Another important factor within the Middle East is important role of religio-politics and the securitization of identity. One of the main reasons as to why religion is a huge focus within the region is due to the fact that it is home to three major religions. It is because of this that there are tensions between Israel and Arab states and the conflict between Sunni and Shi’a Muslims, which has caused religion to become highly polarized. Under the conditions of a polarized climate, there has been a rise of network actors, such as Hawalah, ISIS, and al-Qaeda (Korany, 92-93). This has led to an international spillover of religio-politics through multiple assets such as terrorist attacks, challenges to the economic stability of regimes through the sophisticated financial networks of the non-state actors, and the guarantee of international visibility of the extremists (Korany, 93). In response external threats, regime security becomes more important than ever. The key to regime security is the securitization of identity. Once something is labelled as a threat, than “‘it becomes one’” (Calculli and Legrenzi, 222). As a way to convince people to join the fight against a regime’s enemy, the regime relies on the discourse of shared identity to attract individuals to the conflict. This discussion of religio-politics and the securitization of identity illustrates a bottom-up view of interdependence within the social spheres that span the entire Middle Eastern region as well as applying constructivism.

A huge inquiry of the Middle East is in its inability to democratize. People often assume that it is due to Islam and its incompatibility with liberal ideas, when that is not the case. In reality, democracy is unable to succeed to the resilience and adaptability of authoritative regimes. These regimes have come up with sophisticated techniques which dampen any demands for reform from citizens by limiting political reforms and encouraging surveillance and coercion (Norton). This is where the role of external powers, such as the United States, comes into play with low politics. Additionally, most authoritative regimes are considered rentier states, which are extremely resistant to change. This can be supported by high politics due to the military backing of authoritative, rentier regimes. This final aspect that has been discussed mostly relates to the general theory of realism due to the desire to gain more power, retain it, and keep the status quo of balance.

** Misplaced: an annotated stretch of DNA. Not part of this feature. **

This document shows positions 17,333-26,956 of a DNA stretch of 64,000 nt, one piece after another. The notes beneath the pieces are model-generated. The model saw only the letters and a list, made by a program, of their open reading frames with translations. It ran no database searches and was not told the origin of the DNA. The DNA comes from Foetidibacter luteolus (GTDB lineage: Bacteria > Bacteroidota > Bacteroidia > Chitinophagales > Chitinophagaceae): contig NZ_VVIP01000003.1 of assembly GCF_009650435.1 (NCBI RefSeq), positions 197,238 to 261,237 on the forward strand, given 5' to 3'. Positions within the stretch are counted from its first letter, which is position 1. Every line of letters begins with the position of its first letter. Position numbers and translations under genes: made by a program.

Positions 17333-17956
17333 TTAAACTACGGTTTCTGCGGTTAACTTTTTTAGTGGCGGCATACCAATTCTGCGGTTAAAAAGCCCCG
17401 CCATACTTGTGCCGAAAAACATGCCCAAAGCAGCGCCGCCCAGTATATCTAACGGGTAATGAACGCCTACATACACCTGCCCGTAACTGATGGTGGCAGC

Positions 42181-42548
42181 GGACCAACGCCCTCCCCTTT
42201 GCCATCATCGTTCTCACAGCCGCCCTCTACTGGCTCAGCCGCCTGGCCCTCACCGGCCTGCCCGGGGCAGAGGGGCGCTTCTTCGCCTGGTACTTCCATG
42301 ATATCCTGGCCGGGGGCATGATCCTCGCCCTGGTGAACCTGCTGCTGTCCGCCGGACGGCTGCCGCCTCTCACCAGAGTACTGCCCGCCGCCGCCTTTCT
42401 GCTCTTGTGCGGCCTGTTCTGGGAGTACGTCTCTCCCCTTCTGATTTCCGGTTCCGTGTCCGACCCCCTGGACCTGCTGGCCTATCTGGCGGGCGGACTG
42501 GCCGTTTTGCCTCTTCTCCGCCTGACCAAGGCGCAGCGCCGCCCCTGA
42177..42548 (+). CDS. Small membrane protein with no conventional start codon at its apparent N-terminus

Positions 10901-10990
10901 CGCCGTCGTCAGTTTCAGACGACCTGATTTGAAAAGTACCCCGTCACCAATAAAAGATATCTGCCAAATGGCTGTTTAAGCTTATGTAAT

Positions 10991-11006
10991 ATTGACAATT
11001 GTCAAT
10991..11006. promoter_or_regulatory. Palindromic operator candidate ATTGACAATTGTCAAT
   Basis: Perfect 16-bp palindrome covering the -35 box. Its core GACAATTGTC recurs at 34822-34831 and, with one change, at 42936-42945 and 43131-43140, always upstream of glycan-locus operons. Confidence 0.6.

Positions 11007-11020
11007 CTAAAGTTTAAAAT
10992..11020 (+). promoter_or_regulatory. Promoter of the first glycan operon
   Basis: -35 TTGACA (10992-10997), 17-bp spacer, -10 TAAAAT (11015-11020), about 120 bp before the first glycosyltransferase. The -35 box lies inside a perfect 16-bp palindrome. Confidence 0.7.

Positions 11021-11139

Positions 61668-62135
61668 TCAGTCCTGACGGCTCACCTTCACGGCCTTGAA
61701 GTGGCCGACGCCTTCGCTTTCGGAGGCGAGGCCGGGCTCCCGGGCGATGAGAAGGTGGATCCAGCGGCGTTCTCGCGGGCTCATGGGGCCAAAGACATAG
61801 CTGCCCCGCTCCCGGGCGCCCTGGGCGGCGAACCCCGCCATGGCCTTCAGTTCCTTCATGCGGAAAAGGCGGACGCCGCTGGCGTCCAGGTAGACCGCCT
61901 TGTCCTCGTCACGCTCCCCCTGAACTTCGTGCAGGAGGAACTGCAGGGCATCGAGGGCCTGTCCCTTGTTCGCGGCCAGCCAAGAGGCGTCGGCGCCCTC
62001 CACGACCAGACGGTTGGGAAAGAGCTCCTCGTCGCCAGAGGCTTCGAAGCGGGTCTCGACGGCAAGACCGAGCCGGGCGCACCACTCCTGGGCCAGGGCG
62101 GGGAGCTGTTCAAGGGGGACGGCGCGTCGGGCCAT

In summary, general international relations theories fail to fully encompass all the different variables that has led to the current condition of the Middle East. As discussed above, some international relations theories such as realism, liberalism, and constructivism can partly explain the phenomenon that have taken place in the region. Though, intermestics allows for various theories to be applied in a deeper sense as well as allow for all of the levels of analysis to be used. Finally, it is the evaluation of the finer, more important details that is what makes the region’s politics so unique.


Kao, Kristen and Ellen Lust. “Why Did the Arab Spring Uprisings Turn Out as They Did?: A​​ Survey of the Literature,” Project on the Middle East Democracy (2017).

Korany, Bahgat. “The Middle East since the Cold War: the Multi-Layered (In)Security ​​​Dilemma,” International Relations of the Middle East, Oxford University Press, 2016,​​ pp. 79-101.

Legrenzi, Matteo and F. Gregory Gause III. “The International Politics of the Gulf,​​​ International Relations of the Middle East, Oxford University Press, 2016, pp. 218-235.

Norton, Augustus Richard. “The Puzzle of Political Reform in the Middle East,” International ​​Relations of the Middle East, Oxford University Press, 2016, pp. 131-154.